3.3 Select appropriate materials, tools and equipment for the testing of approaches and techniques .

3.4 Test and experiment with a range of techniques and materials which might meet the requirements of the brief.

3.5 Evaluate testing processes  against selection criteria and select the preferred approach based on the requirements of the brief.

3.6 Refine  and accurately document  the design approach based on testing processes.

4 Make the product , prototype or model .

4.1 Evaluate the need for product fabrication and the scope of work required.

4.2 Select and organise materials, tools and equipment for fabrication in accordance with the design approach.

4.3 Safely make the product, prototype or sample ensuring consistency with the selected approach and the brief.

4.4 Present the designed product, prototype or model in accordance with the brief specifications.

Required Skills and Knowledge

Required Skills and knowledge 

This section describes the skills and knowledge required for this unit.

Required skills :

  • literacy skills sufficient to interpret a brief and communicate design ideas
  • numeracy skills sufficient to calculate material requirements and cost issues.

Required knowledge :

  • work and ideas of other product designers
  • formal elements and principles of design as they relate to product design in general and the specific product in particular
  • techniques materials, tools and equipment and their application to product design and manufacture
  • common formats and features of briefs relating to the design of products
  • history and theory of design in relation to product design
  • copyright, moral rights and intellectual property issues and legislation and their impact on the design industry.

Evidence Guide


The evidence guide provides advice on assessment and must be read in conjunction with the performance criteria, required skills and knowledge, range statement and the Assessment Guidelines for the Training Package.

Critical aspects for assessment and evidence required to demonstrate competency in this unit in this unit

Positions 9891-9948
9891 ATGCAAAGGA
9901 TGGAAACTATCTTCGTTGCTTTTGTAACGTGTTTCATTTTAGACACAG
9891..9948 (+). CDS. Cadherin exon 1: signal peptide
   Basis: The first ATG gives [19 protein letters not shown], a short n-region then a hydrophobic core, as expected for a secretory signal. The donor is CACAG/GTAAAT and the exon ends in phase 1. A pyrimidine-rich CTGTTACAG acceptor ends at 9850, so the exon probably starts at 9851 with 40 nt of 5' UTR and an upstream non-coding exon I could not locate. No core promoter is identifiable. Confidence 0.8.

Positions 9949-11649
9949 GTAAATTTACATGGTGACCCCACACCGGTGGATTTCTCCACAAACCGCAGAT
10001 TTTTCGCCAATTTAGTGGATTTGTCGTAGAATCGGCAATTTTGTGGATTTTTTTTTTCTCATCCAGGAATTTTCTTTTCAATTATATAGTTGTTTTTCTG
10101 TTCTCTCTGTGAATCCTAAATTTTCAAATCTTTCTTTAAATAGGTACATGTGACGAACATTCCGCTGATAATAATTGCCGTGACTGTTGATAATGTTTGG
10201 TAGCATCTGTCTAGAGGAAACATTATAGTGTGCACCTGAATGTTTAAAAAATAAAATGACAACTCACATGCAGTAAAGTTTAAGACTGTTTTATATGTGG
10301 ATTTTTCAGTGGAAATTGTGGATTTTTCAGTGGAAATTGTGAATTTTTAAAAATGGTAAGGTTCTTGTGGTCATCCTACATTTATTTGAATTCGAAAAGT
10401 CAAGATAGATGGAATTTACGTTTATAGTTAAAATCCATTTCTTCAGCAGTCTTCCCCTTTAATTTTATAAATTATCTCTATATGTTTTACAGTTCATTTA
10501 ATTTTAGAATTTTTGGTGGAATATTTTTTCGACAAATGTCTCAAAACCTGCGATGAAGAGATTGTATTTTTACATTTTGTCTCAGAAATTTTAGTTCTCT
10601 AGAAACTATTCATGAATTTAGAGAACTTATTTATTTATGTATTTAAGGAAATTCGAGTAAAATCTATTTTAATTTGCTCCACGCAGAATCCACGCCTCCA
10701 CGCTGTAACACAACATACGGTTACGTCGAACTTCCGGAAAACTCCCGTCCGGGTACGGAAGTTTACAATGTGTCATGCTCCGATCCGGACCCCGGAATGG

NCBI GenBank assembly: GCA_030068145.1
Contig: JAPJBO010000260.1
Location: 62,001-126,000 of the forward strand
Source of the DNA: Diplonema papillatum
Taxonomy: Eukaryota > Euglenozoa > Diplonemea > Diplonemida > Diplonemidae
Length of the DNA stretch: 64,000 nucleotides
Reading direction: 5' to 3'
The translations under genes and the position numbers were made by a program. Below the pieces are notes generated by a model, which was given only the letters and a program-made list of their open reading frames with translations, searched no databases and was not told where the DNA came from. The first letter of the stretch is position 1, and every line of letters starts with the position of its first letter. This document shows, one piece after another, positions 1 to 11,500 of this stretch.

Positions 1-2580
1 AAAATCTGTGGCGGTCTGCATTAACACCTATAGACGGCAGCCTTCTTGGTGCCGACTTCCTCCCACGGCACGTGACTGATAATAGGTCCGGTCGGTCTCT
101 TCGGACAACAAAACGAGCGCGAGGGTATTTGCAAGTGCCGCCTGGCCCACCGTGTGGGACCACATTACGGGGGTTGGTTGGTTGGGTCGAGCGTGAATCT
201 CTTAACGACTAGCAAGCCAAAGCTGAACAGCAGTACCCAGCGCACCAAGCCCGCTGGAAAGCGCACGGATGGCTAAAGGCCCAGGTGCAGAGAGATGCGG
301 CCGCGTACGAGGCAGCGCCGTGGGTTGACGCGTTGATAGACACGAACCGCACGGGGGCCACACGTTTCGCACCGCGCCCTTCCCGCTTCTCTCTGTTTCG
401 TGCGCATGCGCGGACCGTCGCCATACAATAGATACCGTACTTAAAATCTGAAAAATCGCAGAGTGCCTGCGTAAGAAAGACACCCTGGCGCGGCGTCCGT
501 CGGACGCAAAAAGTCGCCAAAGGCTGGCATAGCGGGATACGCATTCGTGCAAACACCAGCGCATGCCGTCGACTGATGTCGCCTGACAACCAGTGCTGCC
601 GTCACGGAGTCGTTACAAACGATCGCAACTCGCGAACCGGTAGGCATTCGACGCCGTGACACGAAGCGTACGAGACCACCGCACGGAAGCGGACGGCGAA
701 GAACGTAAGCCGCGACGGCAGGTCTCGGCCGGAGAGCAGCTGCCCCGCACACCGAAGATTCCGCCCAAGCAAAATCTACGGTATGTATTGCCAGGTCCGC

The following evidence is critical to the judgement of competence in this unit:

  • testing and use of a range of approaches and techniques for the design of a product which are suited to the requirements of the brief
  • knowledge of the processes and techniques used for the design of products.

Context of and specific resources for assessment 

The assessment context must provide for:

  • practical demonstration of skills through the design of a product to meet a brief.

Method of assessment 

Assessment may incorporate a range of methods to assess performance and the application of essential underpinning knowledge, and might include:

  • evaluation of items designed by the candidate
  • questioning and discussion
  • review of visual documentation for the product
  • review of portfolios of evidence
  • third party workplace reports of performance by the candidate.

Assessment methods should closely reflect workplace demands (e.g. literacy) and the needs of particular groups (e.g. people with disabilities and people who may have literacy or numeracy difficulties such as speakers of languages other than English, remote communities and those with interrupted schooling).

Assessment of this unit requires access to the materials, resources and equipment needed to design and make products.

Range Statement


The range statement relates to the unit of competency as a whole. It allows for different work environments and situations that may affect performance. Bold italicised  wording, if used in the performance criteria, is detailed below. Essential operating conditions that may be present with training and assessment (depending on the work situation needs of the candidate, accessibility of the item, and local industry and regional contexts) may also be included.